Mad Honey: A Novel
Starting over is difficult, but sometimes it is necessary. Olivia McFee learns this the hard way. She is thrilled when she meets Braden Fields, a resident in cardiac surgery at Johns Hopkins Hospital. She works at the National Zoo trying to earn enough to attain her graduate degree in zoology.
After a whirlwind relationship, and they move in together after only three months. Olivia considers him "the one," and they soon marry and relocate to Boston for his fellowship at Mass General.
A year after their marriage, Olivia's father dies of a heart attack. An apiarist, Olivia's dad had taught her everything about raising bees, and after his death, Olivia wonders how to carry on his business. Not only is her mother highly allergic, but she also has no idea about caring for them, so it is up to Olivia to take over this task.
When there is a death in the beekeeper family, the tradition is to "inform" the insects. If they aren't "asked" to stay with their new master, they leave. Olivia and her mom drape each colony with black crepe and communicate that their keeper is deceased. They accept this turn of events and remain in their colonies and for five years, Olivia commutes from Boston to her childhood home in Adams, New Hampshire, to attend to them. Then after she gives birth to her son Asher, she takes him with her. He stays with her mother while she checks on the hives, finding she loves her new "job."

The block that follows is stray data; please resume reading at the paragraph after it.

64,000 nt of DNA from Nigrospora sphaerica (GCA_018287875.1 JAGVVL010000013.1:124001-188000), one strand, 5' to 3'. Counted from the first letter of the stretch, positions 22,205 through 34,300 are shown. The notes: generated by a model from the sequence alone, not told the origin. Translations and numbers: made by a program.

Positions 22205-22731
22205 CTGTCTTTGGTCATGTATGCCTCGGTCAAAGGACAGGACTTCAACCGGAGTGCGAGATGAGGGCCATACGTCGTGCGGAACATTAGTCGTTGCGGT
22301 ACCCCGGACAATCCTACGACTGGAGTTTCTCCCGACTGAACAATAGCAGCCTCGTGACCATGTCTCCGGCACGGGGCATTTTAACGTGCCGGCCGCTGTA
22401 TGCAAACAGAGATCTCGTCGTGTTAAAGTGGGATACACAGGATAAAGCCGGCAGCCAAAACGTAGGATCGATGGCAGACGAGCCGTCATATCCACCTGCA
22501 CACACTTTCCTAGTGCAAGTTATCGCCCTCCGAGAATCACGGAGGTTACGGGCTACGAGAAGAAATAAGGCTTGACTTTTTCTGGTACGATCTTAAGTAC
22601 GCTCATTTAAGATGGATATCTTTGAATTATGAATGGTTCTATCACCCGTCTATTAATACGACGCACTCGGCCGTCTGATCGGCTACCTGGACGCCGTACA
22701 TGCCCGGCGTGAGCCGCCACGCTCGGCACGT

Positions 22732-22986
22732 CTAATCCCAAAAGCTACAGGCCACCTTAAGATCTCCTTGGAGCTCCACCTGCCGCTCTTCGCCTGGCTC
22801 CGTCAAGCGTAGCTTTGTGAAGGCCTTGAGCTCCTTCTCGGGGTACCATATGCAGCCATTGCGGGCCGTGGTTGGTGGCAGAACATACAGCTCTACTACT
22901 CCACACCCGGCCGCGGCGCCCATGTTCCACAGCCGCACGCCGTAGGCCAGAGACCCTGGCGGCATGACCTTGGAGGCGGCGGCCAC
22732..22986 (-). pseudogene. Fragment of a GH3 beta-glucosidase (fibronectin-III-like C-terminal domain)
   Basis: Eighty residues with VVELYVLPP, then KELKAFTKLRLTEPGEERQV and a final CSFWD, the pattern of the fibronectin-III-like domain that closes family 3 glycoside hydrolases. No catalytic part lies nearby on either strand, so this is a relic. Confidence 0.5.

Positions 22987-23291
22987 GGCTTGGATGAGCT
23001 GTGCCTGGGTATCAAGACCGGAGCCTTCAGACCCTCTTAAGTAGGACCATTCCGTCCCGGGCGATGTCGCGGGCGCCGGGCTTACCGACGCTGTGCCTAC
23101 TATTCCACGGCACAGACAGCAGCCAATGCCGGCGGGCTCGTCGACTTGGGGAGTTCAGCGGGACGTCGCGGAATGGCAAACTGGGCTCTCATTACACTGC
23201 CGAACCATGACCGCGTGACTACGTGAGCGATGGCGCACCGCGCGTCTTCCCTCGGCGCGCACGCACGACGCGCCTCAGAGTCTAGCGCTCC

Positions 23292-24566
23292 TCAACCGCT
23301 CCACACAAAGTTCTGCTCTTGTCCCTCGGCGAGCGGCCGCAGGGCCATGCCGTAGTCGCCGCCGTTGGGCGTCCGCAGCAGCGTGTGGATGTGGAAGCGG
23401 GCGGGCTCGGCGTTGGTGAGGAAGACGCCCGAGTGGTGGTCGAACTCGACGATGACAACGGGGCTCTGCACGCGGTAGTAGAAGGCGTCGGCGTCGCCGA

As time passes, Braden becomes overly possessive and abusive. She wears turtleneck tops with long sleeves to cover the many bruises Braden inflicts on her hoping others, especially Asher, will not see her injuries. When Braden strikes out at Asher, Olivia realizes it's time to leave, so she packs up and goes to Adams with Asher. With Asher only seven, Olivia does not want him to have any contact with his volatile father.
The years pass, and Olivia loves being back in her hometown. When her mother passes on with Olivia taking ownership of the farm, she tends to the bees, while producing honey and other items for income. Asher, happy in his new environment, is a star player on the school hockey team and is in love with Lily Campanello.
Lily, a recent transplant with her single mom Ava, has moved to town after living on the west coast. Asher and Lily become an item quickly, and Olivia also finds the very intelligent young woman to be special. She is happy to see her son content as he is on his way to becoming a man. As the two teens get closer, Lily has a secret she is afraid to share though she trusts him. Their friendship becomes intimate, and they state their love for each other, but she still wonders if she can confide in him. She remembers when she confided her "secret" to her best friend in California, the friend disclosed it to the whole school. What kind of person does that?